Continuing my researches on how to carry
equipment. Last night I read a lengthy paper about the adoption of British PLCE.
One of the points that struck me was the mixed reviews the chest rigs trailed. It
is probably safe to say that for most readers mentioning chest rigs will bring
to mind the Vietnam war.
During this period Soviets and most
countries under their influence used belt pouches for AK magazines. The
examples below hold four 30 round magazines, although versions holding just
three are also known. The side pouch on one of these examples is for an oil
bottle. (The East German example with the splinter pattern shows a nice example
of “staple and tag” closure, btw.) The North Vietnamese Army (NVA) did make
some use of these pouches but a chest rig seems to be a more common option.
Understandably such rigs are often termed as “Vietnam”, “Chicom” or “Viet Cong”
Commonwealth forces did use some systems
that could be termed chest-rigs. One of the photos below shows additional ammo pouches
that could be worn above the belt pouches. Certain variants of the battle jerkin used only a pair of pouches on the chest.
It is more likely that the
inspiration for the Vietnam chest rig was from closer to home. There are
numerous photos of Chinese soldiers in the 1920s and 30s wearing a sort of “apron”
for SMG magazines.
Several types of chest rig were in use by
the Viet Cong (VC) and NVA.
The “simplest” was that intended for use
with the SKS. This had ten identical pockets. Each pocket could hold two 10
round chargers for the SKS, giving a capacity of up to 200 rounds. The pockets
could also accommodate a 20 round M16 magazine so this rig was also used by
some GIs or Vietnamese with American weapons. It is probable that some of these
pouches were used for other items. They appear to be of a size that can accommodate
some designs of grenade.
A variety of SMGs were in use in this
conflict so there were also chest rigs designed to accommodate SMG magazines.
An example is shown below.
The third type of chest rig was intended
for use with the AK-47/ AKM/ Type 56 and related weapons. Typically it had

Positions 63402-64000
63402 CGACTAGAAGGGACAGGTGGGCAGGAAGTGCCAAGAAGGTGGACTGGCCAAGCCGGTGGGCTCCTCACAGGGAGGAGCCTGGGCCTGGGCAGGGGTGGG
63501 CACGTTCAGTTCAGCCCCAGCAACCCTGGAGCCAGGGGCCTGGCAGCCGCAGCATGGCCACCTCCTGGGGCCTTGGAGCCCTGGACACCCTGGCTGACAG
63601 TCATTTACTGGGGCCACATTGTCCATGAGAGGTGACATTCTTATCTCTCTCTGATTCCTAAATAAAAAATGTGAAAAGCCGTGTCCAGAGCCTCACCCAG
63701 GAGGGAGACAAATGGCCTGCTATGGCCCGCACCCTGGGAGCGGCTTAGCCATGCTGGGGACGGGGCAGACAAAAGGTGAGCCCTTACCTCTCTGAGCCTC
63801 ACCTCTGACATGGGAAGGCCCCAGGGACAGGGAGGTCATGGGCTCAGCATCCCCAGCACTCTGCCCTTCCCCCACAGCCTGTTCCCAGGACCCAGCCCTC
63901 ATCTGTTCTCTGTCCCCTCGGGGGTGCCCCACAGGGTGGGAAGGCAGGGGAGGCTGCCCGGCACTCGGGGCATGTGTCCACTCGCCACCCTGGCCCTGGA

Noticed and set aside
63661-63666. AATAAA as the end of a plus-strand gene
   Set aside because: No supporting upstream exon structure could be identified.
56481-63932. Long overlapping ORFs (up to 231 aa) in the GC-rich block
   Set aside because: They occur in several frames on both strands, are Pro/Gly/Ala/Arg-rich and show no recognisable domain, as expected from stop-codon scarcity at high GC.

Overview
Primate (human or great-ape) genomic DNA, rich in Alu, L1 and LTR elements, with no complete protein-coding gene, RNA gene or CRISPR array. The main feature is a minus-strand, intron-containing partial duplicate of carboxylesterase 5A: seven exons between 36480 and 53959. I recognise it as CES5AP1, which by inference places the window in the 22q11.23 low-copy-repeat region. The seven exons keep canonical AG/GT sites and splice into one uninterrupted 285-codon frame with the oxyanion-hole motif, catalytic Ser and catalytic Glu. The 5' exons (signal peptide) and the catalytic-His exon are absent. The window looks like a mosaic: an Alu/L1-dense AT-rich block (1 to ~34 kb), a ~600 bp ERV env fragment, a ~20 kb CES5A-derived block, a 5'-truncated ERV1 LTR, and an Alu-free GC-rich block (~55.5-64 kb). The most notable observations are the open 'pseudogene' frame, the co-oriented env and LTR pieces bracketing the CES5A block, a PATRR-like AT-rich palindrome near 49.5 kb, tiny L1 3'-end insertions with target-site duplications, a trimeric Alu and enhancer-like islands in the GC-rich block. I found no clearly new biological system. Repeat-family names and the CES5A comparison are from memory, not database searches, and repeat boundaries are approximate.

three central pouches each capable of holding a pair of 30 round magazines. One
or two smaller pouches were to either side. These could be used for grenades
but might have held other items such as loose ammunition, field dressings, cleaning
kits etc. It is worth remembering that these items were often produced at a
local level or homemade so show considerable variation in both colour and
details. Some items had straps that crossed at the back while others are
described as having a loop that passed over the head like an apron.
One of the things to note about these items
is that “chest rig” is something of a misnomer. Often you see the pouches worn
quite low on the torso. A sort of “combat cumberbund”! Perhaps this transferred some of the weight to the pelvis? Rigs such as these can be worn either high or low,
depending on physique, preference, type of rucksac worn etc. NVA/ VC seem to
have kept their actual waist belts relatively uncluttered, often with just a
grenade pouch and a canteen. Items not needed in the assault seem to have been
carried in the rucksac rather than crammed into belt-mounted butt-packs or
kidney pouch equivalents.
The Chicom chest rig has inspired a number
of other designs. The Rhodesians often encountered enemies using this equipment
and developed their own version with four or five pockets for 20 round FAL
The South Africans also adopted the chest
rig. The 83 pattern shown below has a smoke grenade pouch on the left and two
smaller pouches on the right. There are small fittings that can carry a flare,
pen, knife or small flashlight. A rather clever feature is that there is a map/
document pocket behind the magazine pouches. On the other hand the sides seem to have some excess material.
Some commercial imitations have possibly
tried to incorporate too many “bells and whistles”. Some have ignored that a
chest rig can also be a “belly rig”. Another problem is the chest rig is often seen as additional rather than alternate carrying capacity.
The Chicom chest rig is very much a
compact assault order carrying ammo and grenades and little else. When you
start adding pouches for waterbottles, mess tins and rain-proofs it become something
else. The main improvements I would make over the original designs is provision
to carry a couple of field dressings. I’d also add provision to carry a small
fixed blade knife on either the left pouch or left suspender, a snaplink/ carbineer
for empty magazines and a small pouch for a flashlight.